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Gene therapy, an ongoing revolution

Olivier Benveniste

In this issue of Blood, Buchlis and colleagues describe the long-term persistence (up to 10 years) of factor IX (FIX) expression in adeno-associated virus serotype 2 (AAV-2)–injected muscles of a patient with hemophilia B.1

This AAV-2 contained a human FIX minigene under the dependence of a cytomegalovirus promoter. The patient had received an intermediate dose (6.0 × 1011 viral genomes [vg] per kg at several sites of both vastus lateralis muscles) during a dose-escalation trial,2 10 years before his death, which was unrelated to the procedure. Despite evidence of gene transfer and expression 10 months after AAV injection and for the rest of his life, his circulating FIX levels remained subtherapeutic (< 1% of normal), presumably because the injected doses were too low. Nevertheless, this study underlines the fact that, despite potential immune responses to any transgene product, a transferred gene can remain transcriptionally and translationally active for many years with no observable inflammatory infiltration at the injection site.1

Gene therapy may eventually become a realistic option for many monogenic diseases, and 2779 gene therapy studies are currently listed in the ClinicalTrials.gov registry. Several strategies to deliver therapeutic genes have been tried, including direct injection of a plasmid encoding the gene of interest into the target tissue (eg, muscle), which has so far achieved only low transduction efficiency3; and the use of modified viruses to carry the gene to target cells. The first noteworthy success was obtained by ex vivo transduction of CD34+ bone marrow cells with a defective retroviral vector and reinjection into 10 boys with X-linked severe combined immunodeficiency. However, because of insertional mutagenesis, 4 boys developed T-cell acute lymphoblastic leukemia.4 AAV vectors have evolved over the past decade and now represent particularly interesting in vivo gene delivery vehicles. Contrary to retroviral vectors, AAV vectors remain essentially episomal after gene transfer, thus minimizing the issue of insertional mutagenesis. The nonpathogenic nature of AAV vectors is a further advantage. Initially however, AAV vectors could only be produced in small amounts for research purposes and for trials involving few injections and low doses.2,59 Efficient AAV gene transfer has nonetheless been achieved, with some clinical benefit, in Leber congenital amaurosis, for example.9 This bottleneck has now been overcome by the development of scalable production methods such as the insect cell/baculovirus system, enabling preclinical toxicity studies in large animals and the first human dose-escalation trial of whole-body treatment by peripheral vein administration in hemophilia B patients.10 The patients in this latter study received a self-complementary AAV-8 vector expressing a codon-optimized human FIX transgene and experienced a real clinical benefit. For example, blood FIX levels reached 8% to 12% of normal in the 2 patients who received the highest dose (2 × 1012 vg/kg), allowing them to stop prophylaxis with FIX concentrate.10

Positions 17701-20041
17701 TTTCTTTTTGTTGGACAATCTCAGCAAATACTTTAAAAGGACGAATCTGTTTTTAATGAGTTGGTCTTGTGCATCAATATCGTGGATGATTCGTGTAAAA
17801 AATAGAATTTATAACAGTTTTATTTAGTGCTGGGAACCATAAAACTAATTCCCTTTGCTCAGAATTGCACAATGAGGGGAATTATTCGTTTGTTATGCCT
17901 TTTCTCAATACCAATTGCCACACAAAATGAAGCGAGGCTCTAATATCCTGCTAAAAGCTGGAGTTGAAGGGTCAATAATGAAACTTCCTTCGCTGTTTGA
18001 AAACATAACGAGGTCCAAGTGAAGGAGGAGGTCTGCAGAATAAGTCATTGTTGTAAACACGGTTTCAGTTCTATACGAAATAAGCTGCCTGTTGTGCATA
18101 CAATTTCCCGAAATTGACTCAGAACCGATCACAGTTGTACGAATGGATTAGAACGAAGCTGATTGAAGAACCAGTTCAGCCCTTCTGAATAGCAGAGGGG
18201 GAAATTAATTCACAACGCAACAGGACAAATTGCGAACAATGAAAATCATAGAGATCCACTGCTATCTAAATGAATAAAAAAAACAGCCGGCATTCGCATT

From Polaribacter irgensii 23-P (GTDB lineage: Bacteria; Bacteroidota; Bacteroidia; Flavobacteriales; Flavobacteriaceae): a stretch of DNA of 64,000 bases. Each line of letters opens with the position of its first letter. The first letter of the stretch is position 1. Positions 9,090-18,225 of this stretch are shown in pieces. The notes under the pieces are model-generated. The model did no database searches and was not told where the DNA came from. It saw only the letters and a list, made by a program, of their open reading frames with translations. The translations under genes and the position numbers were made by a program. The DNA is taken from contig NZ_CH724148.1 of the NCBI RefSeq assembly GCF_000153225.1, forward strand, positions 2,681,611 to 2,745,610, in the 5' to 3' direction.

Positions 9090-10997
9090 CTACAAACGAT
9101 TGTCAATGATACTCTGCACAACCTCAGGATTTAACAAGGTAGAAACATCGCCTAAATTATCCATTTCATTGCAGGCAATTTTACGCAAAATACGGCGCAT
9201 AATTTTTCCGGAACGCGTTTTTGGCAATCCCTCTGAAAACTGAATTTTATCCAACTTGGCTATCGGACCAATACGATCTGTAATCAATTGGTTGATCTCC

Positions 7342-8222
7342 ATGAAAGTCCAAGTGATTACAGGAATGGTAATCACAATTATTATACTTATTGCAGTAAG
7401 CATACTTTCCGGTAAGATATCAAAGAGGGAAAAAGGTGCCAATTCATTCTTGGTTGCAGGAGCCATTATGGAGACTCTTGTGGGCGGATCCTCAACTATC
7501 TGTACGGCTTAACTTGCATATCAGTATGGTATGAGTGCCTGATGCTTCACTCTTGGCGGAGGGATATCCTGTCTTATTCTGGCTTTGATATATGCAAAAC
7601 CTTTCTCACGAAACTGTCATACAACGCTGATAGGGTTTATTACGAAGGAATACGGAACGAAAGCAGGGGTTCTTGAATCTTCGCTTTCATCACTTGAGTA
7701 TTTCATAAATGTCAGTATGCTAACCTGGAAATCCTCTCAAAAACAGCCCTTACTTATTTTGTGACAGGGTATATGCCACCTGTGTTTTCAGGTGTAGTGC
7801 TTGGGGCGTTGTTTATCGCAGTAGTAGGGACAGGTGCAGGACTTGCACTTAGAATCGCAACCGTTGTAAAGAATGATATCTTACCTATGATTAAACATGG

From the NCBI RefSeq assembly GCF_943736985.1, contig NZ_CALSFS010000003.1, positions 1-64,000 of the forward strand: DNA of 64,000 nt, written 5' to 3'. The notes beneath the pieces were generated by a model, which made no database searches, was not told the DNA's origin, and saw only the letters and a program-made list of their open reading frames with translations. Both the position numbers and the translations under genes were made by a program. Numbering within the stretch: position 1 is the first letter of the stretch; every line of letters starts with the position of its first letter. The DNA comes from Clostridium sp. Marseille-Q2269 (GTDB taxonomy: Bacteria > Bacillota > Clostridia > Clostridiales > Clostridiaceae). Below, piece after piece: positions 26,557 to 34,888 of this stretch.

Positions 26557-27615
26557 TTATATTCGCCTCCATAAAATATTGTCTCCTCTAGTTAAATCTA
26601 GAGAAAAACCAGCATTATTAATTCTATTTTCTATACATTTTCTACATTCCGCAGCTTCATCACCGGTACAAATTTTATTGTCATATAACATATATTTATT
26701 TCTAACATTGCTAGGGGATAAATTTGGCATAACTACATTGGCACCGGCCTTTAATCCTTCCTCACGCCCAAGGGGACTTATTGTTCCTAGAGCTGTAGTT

Following this proof of concept of an AAV-based gene transfer strategy, attention is turning to the immune response that could potentially compromise the immediate or long-term efficacy of this approach. Indeed, transgene expression can be compromised by immune responses to AAV5,7,8 and/or to the exogenous wild-type protein.11 Natural AAV seroprevalence rates vary widely in the general population, depending on the AAV subtype (from 35% to 75% for AAV-8 and AAV-2, respectively).8 All seronegative patients who received an injection of AAV, by the intramuscular or intravenous route, became seropositive in the following weeks.7,8,10 High titers of anti-AAV neutralizing antibodies may block transfection, whether AAV is injected intramuscularly,7,8 via the hepatic artery,5 or intravenously, at least in animal models.8 Possible ways of overcoming this barrier in patients with high titers of neutralizing antibodies (naturally or after a first AAV injection) include the use of an AAV serotype that does not cross-react with the seroconversion serotype, plasma exchange to lower the antibody titer, and/or immunosuppressive therapy. A further concern is the cytotoxic T-cell response to the exogenous wild-type protein, a reaction observed after intramuscular injection for limb girdle muscular dystrophy7,11 and intrahepatic artery or intravenous injections for hemophilia B (targeting hepatocytes),5,10 sometimes compromising gene expression a few weeks after AAV injection. Muscle inflammation was observed in the former patients,7,11 and transient hepatitis in the latter.5,10 Short-course corticosteroid therapy has been proposed to control this reaction,10 and also immunosuppressant therapy of the type used to prevent graft-versus-host disease.

We are thus at the beginning of a gene therapy revolution for patients with monogenic diseases. Differences in the reported frequency of detectable immune responses across clinical studies may be due to differences in the AAV doses, the quality (purity) of the vector preparation, the route of administration, the AAV serotype, or the promoter. Immunomodulation, as currently used in organ transplantation, will no doubt be necessary, but the optimal choice of drugs and schedules, and the patients concerned, remain to be determined. In view of these concerns, the results from Buchlis and colleagues are particularly encouraging, as they show that therapeutic genes delivered by an AAV vector can be expressed for at least a decade.

Footnotes

  • Conflict-of-interest disclosure: The author declares no competing financial interests. ■

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